The best independent guide to Sesimbra
The best independent guide to Sesimbra
Sesimbra home - Sights & activities - Beach guide - Cabo Espichel - Serra da Arrabida - Setubal guide
The Cabo Espichel is the bleak and wild-swept headland at the southwestern tip Setubal Peninsula. This is a dramatic coastline of towering cliffs, barren wind-blasted landscapes and massive Atlantic Ocean waves.
Contained within this bleak and rugged scenery are some fascinating tourist sights, including a pilgrimage church, a powerful lighthouse and two sets of dinosaur footprints. Meandering along the cliff tops are a series of scenic coastal footpaths, and these head north to the deserted beaches of the Costa da Caparica coastline.
The Cabo Espichel is a fantastic destination to visit if you appreciate nature’s raw beauty, and is an enjoyable excursion from Sesimbra or as part of a day trip from Lisbon.
Related articles: Sesimbra introduction - Costa da Caparica
Along with the coastal walks and views across the ocean, the four main sights of the Cabo Espichel are:
The Santuario de Nossa Senhora – An 18th-century church complex with two distinctive rows of accommodation buildings, constructed for pilgrims to the Cabo Espichel
The Farol do Cabo Espichel – The powerful lighthouse which illuminates this treacherous headland
The Ermida da Memória – A tiny chapel constructed on the site of an apparition of the Virgin Mary (the Nossa Senhora), and once an important pilgrimage destination.
The Pedra da Mua and Lagosteiros – Two sets of dinosaur footprints that have been exposed within the cliffs.
The Lagosteiros dinosaur footprints – without knowing what to look for they are very easy to miss!
Insider Tip: Another way to discover Cabo Espichel is to book a day trip from Lisbon, you will provide the opportunity to visit the region with a knowledgeable guide and provides the hassle of public transport
A visit to the Cabo Espichel is not going to be that long.
Within 1 hour, you could easily see the Santuario de Nossa Senhora church, the Ermida da Memória chapel and the lighthouse, which is a 10-minute walk from the chapel.
From the church, it is a 20 minute round trip to see the Lagosteiros dinosaur footprints. This route passes the only safe place to view the Pedra da Mua tracks, which are on the side of a cliff below the Ermida da Memória chapel. A two-hour visit to the Cabo Espichel is sufficient time to have seen everything.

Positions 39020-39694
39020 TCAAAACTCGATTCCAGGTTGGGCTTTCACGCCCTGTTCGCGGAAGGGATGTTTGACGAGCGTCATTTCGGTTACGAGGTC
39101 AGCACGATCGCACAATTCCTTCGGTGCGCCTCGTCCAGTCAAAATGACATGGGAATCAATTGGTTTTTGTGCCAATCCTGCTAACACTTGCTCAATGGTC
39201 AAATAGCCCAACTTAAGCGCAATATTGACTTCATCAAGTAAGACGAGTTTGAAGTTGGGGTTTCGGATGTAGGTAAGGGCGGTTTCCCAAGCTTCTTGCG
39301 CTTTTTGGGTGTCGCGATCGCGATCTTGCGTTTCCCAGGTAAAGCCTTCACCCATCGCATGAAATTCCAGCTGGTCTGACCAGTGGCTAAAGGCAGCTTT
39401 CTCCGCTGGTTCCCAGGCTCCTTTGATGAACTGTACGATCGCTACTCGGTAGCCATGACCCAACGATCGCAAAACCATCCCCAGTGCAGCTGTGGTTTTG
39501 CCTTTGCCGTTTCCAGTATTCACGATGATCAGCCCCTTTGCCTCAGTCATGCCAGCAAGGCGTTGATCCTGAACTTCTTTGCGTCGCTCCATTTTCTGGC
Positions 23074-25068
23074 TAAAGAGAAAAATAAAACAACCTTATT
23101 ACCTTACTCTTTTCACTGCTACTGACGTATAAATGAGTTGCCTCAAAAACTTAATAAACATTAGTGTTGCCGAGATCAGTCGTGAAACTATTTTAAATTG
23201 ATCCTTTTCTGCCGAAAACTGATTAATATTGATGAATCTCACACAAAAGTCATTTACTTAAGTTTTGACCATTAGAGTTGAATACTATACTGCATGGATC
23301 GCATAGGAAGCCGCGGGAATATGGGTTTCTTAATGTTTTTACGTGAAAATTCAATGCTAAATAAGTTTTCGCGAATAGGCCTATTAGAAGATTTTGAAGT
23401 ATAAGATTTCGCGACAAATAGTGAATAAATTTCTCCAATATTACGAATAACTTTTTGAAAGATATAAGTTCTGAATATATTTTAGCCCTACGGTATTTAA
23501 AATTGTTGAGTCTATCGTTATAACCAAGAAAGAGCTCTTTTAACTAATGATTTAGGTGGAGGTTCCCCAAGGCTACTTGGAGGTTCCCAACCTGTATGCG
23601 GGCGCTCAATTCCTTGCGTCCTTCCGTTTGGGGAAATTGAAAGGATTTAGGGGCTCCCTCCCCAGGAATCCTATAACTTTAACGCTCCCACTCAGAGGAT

A brief stop (less than 20 minutes) is enough to see the Santuario de Nossa Senhora and the cliffs, and is ideal if you are visiting as part of a tour or by the very limited bus service.
If the heat, cold or wind gets too much, there is a decent café (I Love Espichel) for refreshments and traditional Portuguese home cooking, and is located close to the Nossa Senhora church.
To greatly extend a visit, consider the hike along the Maravilhas do Cabo (PR2-SSB route) or along the cliffs to the deserted Praia das Bicas beach (details later in this article).
Below is an interactive map of the sights of the Cabo Espichel
Sights: 1) Santuario de Nossa Senhora 2) Ermida da Memória 3) Casa dos Círios 4) Casa da Água 5) Cabo Espichel lighthouse 6) Pedra da Mua (dinosaur footprints) 7) Lagosteiros (dinosaur footprints) 8) Maravilhas do Cabo (hiking route) 9) Praia das Bicas 10) Praia do Meco 11) Lagoa de Albufeira
Note: zoom out to see all of the markers
The southwestern tip of the Setubal Peninsular is one of the least visited areas of the Lisbon region, and has lots of other interesting sights to continue a day trip here.
To the north of the Cabo Espichel is the beautiful Praia do Meco, a wonderful beach so long as it’s not windy. Further along the coast is the Lagoa de Albufeira, a tranquil lagoon that opens out onto the ocean and provides a unique dual-facing beach. The Lagoa de Albufeira is one of the hidden gems of the Lisbon region.
To the east of the Cabo Espichel is the delightful beach resort of Sesimbra and the port city of Setubal. Between these two towns are the Serra da Arrábida hills and the scenic N379 road.
Related articles: Lagoa de Albufeira - The Serra da Arrábida - Praia do Meco
The remote cliffs of Cabo Espichel spurned superstitions and cultural rituals, which during the medieval era amalgamated into the Order of Our Lady of Cabo Espichel.
The Espichel coastline was the setting for multiple miracles and religious visions, which transformed the region into an important pilgrimage destination during the 13th-18th centuries.